on 25 February 2013
Dangerous Frontiers is a fascinating account of the author's military service and exploits in the Somaliland Scouts and the Sultan of Oman's Armed Forces. In British Somaliland 1949-51, Bryan Ray was doing his National Service; shortly after, he converted to a regular commission, and twenty years later he went to Oman to command the Sultan's Northern Frontier Regiment. It is fascinating stuff, not merely because it tells of the kind of life that (when I was a boy or young man) every boy or young man wanted to lead, but also because it gives an insight into the culture of both those countries and the mutual affection between the British and the local people with whom the author was working.
It is written in a highly accessible style, with imagination and humour.
on 31 December 2013
"Dangerous Frontiers" covers two almost contiguous zones, Oman & Horn of Africa. This is an extraordinarily vivid story of what it was like to be involved at the deepest level with the peoples of these two zones at some of the most critical periods of their history. Bryan Ray writes beautifully and the stories he recounts are full of surprises: one is, how to get a hyena out of a well. Try 50 guesses before you read the answers in this book...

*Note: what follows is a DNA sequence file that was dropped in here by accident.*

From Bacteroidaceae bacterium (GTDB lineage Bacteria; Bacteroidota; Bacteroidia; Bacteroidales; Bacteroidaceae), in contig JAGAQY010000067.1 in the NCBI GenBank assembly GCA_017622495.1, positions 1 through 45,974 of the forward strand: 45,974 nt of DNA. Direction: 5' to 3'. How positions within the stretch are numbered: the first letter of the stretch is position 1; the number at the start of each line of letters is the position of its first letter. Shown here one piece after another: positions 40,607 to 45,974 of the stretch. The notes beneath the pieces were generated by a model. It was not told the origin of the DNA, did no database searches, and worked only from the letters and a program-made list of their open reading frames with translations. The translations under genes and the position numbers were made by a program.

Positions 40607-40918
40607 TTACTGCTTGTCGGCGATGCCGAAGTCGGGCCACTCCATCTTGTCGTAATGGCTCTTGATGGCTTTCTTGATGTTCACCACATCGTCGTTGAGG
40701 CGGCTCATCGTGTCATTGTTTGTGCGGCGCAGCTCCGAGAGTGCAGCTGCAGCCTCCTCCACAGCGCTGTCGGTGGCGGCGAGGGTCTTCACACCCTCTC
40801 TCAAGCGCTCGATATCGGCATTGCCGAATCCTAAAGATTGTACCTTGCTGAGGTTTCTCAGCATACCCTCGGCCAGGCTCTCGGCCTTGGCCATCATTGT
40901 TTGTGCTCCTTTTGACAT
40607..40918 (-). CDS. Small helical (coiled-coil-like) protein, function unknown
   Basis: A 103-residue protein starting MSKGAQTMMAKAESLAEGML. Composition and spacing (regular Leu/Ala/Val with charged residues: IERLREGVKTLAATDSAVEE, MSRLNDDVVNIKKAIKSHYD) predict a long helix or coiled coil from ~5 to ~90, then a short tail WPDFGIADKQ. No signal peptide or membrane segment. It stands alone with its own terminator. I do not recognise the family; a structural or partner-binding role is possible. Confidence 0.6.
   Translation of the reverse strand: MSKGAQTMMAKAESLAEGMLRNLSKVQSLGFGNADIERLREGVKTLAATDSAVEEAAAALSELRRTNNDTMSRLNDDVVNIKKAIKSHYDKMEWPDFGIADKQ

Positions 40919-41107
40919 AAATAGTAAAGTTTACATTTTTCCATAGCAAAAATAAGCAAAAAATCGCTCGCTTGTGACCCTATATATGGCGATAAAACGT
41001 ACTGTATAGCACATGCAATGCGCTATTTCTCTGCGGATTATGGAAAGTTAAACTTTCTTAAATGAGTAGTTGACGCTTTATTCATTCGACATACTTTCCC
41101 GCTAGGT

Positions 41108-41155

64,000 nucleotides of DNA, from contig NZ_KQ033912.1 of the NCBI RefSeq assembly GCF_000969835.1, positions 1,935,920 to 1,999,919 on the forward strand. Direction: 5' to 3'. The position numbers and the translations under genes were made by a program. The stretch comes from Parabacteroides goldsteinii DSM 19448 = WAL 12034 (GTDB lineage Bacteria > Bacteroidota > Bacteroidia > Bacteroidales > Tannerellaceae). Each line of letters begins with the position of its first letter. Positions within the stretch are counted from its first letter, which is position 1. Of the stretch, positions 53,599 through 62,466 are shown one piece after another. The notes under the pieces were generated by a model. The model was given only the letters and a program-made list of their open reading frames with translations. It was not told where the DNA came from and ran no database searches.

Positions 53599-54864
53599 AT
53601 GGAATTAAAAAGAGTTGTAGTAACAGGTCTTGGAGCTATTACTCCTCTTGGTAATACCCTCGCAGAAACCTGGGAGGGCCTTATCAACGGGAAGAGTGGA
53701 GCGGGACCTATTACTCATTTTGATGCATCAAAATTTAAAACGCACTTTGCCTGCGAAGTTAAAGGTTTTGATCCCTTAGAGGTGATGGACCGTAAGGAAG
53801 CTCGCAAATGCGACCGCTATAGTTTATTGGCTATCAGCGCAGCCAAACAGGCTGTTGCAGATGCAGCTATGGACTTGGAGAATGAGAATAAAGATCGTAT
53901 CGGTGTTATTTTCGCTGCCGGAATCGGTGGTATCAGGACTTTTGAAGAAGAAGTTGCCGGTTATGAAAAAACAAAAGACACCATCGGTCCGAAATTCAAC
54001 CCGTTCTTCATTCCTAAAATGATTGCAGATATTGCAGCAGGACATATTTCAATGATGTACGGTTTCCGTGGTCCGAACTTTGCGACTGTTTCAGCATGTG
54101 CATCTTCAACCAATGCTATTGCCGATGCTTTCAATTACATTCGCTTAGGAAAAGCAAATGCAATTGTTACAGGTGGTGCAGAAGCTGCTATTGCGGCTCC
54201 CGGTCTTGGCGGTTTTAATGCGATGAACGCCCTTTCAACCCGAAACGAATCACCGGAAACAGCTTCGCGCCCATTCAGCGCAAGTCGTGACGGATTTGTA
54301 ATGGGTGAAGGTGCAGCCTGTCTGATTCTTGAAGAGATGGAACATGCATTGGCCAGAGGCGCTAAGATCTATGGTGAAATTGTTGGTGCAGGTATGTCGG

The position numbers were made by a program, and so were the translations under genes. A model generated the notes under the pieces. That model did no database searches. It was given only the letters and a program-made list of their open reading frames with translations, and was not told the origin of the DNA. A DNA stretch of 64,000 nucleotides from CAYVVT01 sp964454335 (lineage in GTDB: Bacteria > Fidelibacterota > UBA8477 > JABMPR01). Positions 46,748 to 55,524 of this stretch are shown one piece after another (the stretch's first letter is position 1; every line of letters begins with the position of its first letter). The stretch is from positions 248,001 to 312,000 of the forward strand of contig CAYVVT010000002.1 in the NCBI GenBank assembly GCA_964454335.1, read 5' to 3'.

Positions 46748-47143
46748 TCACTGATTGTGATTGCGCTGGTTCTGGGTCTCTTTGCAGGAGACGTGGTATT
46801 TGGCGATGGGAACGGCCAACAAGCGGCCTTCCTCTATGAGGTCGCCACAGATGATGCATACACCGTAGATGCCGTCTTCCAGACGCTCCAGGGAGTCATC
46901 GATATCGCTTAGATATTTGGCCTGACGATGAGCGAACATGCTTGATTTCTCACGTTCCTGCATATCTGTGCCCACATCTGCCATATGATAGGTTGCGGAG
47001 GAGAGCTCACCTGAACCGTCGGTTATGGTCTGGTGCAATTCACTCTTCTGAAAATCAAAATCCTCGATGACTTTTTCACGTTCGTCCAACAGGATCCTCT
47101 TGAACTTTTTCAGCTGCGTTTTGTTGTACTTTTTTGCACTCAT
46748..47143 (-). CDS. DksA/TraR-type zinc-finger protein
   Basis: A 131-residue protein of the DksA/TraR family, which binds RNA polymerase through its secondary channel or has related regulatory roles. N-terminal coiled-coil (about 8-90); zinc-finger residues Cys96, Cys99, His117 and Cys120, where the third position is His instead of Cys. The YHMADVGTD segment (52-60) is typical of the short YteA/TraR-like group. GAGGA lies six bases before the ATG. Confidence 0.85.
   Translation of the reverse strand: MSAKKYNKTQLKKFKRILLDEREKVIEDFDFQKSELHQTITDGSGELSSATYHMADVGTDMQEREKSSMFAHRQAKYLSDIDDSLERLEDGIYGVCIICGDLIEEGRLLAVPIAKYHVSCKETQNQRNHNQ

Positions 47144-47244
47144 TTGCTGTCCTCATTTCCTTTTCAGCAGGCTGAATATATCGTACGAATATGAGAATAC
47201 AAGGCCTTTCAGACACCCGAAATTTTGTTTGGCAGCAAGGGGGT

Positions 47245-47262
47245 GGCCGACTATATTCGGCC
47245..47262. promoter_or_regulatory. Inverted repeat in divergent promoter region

A glorious, surprising and moving read.
on 10 May 2011
An inspiring insight into one of those little known wars that the Brits did so well. No noise, no fuss, job done, unlike the cousins across the water. This and 'In the Service of the Sultan' will remain on my bookshelf, revisiting a certainty.
Thoroughly recommended to all especially those interested in the history of the secret wars of the twentieth century